In designing the new Gucci Jewelry Boutique on North Rodeo Drive in Beverly Hills, CA, the high-end retailer modeled the materials palette after its premiere flagship store -- located only a few doors away. Panels of Indiana limestone were used to clad the exterior entry of the building, creating an elegant and inviting atmosphere for patrons.

“All of our stores need to be luxurious in addition to being viable retail entities,” said Lee Pearce, Worldwide Director of Store Planning & Architectural Services for the Gucci Group. “We gear our individual store sizes and the merchandise represented on a case by case scenario. Obviously Beverly Hills is one of the top five fashion/retail cities throughout the world, and the level of investment and finishes reflects this importance.”

Indiana limestone was chosen for the facade of the new boutique -- which has 1,450 square feet of selling space -- to be consistent with the elaborate stonework of the nearby flagship store. “We wanted to provide our clientele with a true luxury goods shopping experience,” said Pearce. “The materials and the finishes [of the premiere flagship store] reflect the overall aesthetic of the house -- Italian craftsmanship and quality -- and many finishes are a nod to the historical Gucci stores of Europe.”

According to Pearce, the limestone was originally selected for its composition. “The softness of the stone lent itself to be 'carved' in a time-honored manner known as 'chat sawn',” he said. “This technique is rarely used today, and set the facade apart from the competition as being hand-crafted and unique. The layout of individual stones and their respective geometry is by design; each stone that features the chat sawn finish was considered for how regular or irregular the chat sawn occurred, how it caught the sun and the play of shadow and light. Limestone is a beautiful material to work with, and the Indiana quarry featured the exact coloration desired by the design team.”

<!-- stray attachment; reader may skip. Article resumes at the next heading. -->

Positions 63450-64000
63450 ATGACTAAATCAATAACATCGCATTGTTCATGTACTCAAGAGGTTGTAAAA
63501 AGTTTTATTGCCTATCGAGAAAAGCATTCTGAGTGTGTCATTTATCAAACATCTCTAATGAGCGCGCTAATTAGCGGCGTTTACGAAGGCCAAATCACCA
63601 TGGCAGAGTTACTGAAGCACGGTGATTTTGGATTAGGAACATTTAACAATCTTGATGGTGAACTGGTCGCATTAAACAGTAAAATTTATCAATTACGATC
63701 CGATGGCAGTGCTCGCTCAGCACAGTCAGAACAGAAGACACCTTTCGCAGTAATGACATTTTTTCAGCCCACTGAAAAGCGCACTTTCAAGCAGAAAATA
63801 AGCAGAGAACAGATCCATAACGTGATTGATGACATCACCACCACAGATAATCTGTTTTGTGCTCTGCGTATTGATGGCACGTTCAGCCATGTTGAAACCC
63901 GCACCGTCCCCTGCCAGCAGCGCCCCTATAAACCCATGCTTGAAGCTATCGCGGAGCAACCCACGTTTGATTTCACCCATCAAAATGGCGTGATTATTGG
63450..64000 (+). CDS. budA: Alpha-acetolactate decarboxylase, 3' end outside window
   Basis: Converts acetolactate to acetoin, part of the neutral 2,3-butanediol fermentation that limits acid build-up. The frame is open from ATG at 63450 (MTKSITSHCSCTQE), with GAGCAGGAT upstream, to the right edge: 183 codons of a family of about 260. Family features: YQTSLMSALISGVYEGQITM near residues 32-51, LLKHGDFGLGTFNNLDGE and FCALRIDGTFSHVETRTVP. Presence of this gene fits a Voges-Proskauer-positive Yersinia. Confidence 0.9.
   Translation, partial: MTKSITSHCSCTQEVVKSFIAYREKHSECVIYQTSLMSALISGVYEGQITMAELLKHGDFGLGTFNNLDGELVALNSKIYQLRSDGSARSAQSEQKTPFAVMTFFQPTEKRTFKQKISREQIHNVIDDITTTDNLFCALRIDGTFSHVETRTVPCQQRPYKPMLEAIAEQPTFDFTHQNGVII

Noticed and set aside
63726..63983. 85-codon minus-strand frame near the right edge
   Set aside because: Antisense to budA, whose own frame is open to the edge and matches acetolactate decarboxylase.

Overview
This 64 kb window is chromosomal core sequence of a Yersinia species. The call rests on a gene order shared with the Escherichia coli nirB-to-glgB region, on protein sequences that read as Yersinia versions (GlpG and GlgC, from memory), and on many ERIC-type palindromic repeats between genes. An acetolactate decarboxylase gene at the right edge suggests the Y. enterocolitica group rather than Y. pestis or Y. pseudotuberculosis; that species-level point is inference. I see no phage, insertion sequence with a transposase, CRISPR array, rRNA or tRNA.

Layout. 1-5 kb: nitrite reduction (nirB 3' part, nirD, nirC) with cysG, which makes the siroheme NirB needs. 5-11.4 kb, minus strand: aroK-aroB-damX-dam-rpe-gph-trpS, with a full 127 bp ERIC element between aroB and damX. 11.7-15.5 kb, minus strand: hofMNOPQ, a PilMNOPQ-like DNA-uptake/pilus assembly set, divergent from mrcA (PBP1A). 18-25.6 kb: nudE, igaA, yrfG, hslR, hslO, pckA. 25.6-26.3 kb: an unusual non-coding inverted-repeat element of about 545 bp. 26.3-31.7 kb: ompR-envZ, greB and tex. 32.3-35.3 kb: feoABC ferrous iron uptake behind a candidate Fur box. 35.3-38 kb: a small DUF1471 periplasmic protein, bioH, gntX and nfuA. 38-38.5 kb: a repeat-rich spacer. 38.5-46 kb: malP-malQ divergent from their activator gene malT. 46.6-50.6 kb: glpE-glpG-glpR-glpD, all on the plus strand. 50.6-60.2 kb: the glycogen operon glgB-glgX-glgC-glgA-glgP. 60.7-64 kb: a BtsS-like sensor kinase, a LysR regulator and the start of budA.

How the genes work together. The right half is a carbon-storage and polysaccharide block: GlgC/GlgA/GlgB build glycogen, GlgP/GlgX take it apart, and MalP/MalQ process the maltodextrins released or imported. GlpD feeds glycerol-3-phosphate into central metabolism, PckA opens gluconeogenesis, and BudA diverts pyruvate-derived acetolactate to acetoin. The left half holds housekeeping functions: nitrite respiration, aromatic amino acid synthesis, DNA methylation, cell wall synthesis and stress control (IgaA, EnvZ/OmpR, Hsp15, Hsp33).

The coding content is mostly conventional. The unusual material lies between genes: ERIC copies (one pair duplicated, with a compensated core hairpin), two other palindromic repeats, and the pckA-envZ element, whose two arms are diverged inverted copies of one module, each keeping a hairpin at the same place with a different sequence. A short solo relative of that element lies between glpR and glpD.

In keeping with the quality and texture of the flagship store's limestone facade, the pieces used for the boutique were given a sandblasted finish. The panels, which were supplied and installed by Jerusalem Stone Collection of Sun Valley, CA, ranged in size from 3 feet, 6 1⁄8 inches x 1 foot, 3⁄4 inch to 6 feet, 3 3⁄8 inches x 3 feet, 7 1⁄8 inches x 1 1⁄4 inches.

“I find it to be exciting that they used stone from the U.S. and not something from Italy,” said Abe Judah, president of Jerusalem Stone Collection. “When we got the job, we literally walked over to the other store and matched the type of finish. We provided control samples [to Gucci representatives], and they approved them. When we received the material, we made sure that it matched [the samples].”

According to Judah, the pieces were mechanically fastened to the wall. “Because it was high-end, I got involved,” he said. “I rarely do installations.”

The installation was completed in two days, with Jerusalem Stone Collection carefully working with the restrictions of Beverly Hills ordinances, Judah explained. “We couldn't have more than three workers on the job,” he said. “Working in Beverly Hills is very delicate. There are only certain hours that you can work, and you have to put up a barricade. We had two people on scaffolding and one helper.” The new Gucci Jewelry Boutique opened its doors for business in December 2003.

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Gucci Jewelry Boutique
Beverly Hills, CA

Owner: Gucci Group
Designer: Studio Sofield, New York, NY
Stone Supplier / Installer: Jerusalem Stone Collection, Sun Valley, CA